The activity is developed in a workshop of the Forbidden City under the direct control of the emperor. A new glassmaker arrived in 1695 brings with him the enamels invented by Glauber to create splendid colors with colloidal gold. The glass pieces colored with the enamel of the foreigners (in Chinese: falangcai) serve as diplomatic gifts.
The potters of Jingdezhen were working with the limited color range of the wucai for a purpose of productivity. It was tempting to apply the new colors to the porcelain for bringing more luxury to the pieces for the personal use (yuzhi) of the emperor. Chinese craftsmen joined the Jesuits of the imperial workshop around 1711 to develop a mixed technology.
Chinese porcelain was unknown in Europe and the Jesuits considered it impossible to affix the enamel over the glaze. They were supplied from Jingdezhen with incompletely glazed pieces to paint the outside wall and the base with the colors unavailable at Jingdezhen. A second heating completed the process.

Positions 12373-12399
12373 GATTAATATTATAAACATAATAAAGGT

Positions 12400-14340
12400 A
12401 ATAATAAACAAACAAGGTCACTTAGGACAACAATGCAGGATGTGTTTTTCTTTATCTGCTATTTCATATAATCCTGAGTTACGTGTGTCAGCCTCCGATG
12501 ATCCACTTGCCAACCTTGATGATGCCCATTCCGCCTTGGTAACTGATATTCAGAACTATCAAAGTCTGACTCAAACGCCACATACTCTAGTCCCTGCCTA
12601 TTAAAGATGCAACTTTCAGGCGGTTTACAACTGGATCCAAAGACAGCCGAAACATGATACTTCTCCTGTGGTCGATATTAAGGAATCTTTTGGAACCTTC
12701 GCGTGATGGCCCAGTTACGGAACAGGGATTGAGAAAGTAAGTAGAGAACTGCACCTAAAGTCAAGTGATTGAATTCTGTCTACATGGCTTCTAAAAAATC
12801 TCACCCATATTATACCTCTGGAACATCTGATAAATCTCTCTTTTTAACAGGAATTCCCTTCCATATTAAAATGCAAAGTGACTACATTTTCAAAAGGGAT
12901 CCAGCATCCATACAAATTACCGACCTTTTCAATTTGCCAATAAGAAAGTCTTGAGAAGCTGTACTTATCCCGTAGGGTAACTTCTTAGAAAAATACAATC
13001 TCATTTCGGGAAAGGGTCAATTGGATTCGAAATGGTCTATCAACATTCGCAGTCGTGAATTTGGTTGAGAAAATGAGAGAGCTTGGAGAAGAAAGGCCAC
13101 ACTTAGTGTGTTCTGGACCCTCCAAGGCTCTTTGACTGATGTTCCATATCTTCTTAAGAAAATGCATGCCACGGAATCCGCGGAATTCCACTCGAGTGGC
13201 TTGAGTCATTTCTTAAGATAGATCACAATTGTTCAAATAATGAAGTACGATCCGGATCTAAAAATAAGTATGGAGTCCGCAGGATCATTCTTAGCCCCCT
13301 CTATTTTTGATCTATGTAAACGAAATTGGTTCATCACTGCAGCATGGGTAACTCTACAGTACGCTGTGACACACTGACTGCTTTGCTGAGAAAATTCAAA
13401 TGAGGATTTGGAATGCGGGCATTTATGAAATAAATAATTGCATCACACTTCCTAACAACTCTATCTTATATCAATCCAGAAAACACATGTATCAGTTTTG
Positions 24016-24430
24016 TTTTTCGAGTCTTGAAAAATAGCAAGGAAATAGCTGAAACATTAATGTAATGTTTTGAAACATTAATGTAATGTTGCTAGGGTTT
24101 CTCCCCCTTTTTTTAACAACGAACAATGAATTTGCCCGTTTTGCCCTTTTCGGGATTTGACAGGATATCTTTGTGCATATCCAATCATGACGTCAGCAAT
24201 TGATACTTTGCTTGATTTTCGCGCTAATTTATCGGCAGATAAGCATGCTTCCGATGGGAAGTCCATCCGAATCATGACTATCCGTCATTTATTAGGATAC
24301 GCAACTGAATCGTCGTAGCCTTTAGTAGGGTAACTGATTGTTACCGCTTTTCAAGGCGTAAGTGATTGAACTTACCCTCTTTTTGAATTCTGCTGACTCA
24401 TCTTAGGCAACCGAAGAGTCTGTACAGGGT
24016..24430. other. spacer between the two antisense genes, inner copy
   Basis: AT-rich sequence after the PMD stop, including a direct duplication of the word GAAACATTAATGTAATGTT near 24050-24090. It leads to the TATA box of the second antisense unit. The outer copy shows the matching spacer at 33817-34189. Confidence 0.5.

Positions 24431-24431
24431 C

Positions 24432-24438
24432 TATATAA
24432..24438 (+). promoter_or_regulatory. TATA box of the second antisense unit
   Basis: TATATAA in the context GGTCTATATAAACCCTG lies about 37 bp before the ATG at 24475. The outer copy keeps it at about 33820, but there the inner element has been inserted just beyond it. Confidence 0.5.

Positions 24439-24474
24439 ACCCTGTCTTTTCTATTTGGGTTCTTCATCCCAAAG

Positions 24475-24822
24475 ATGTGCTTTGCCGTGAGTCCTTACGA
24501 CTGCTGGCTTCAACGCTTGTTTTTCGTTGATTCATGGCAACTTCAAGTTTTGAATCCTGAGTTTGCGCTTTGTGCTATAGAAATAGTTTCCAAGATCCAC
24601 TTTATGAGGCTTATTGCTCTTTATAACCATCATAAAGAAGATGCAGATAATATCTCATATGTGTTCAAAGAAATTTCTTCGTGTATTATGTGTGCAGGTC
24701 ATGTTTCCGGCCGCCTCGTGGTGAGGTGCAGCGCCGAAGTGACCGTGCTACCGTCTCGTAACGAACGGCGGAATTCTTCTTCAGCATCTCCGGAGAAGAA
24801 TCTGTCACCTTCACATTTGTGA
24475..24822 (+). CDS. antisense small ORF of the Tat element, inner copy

One of the rarest ground colors of the falangcai is a pink with colloidal gold. Two 14.7 cm diameter bowls, each one decorated with four lobed cartridges showing flowers in front of a blue sky, were probably made side by side. They carry the yuzhi mark of Kangxi. The floral themes are however different, attesting to a close cooperation between Chinese and European artists. The bowl kept at the National Palace Museum in Taipei follows the traditional Chinese auspices of the four seasons.
The other bowl is of European decoration, displaying flowers without symbolic meaning and a perspective effect that is not usual in traditional Chinese art. It will be sold by Sotheby's on April 3 in Hong Kong, lot 1. Please watch the short video shared by the auction house.
The yangcai will be the complete mastery of the falangcai process at Jingdezhen around the sixth year of the Yongzheng emperor, 1729 CE. The participation of foreigners will no longer be necessary.
SOLD for HK$ 240M including premium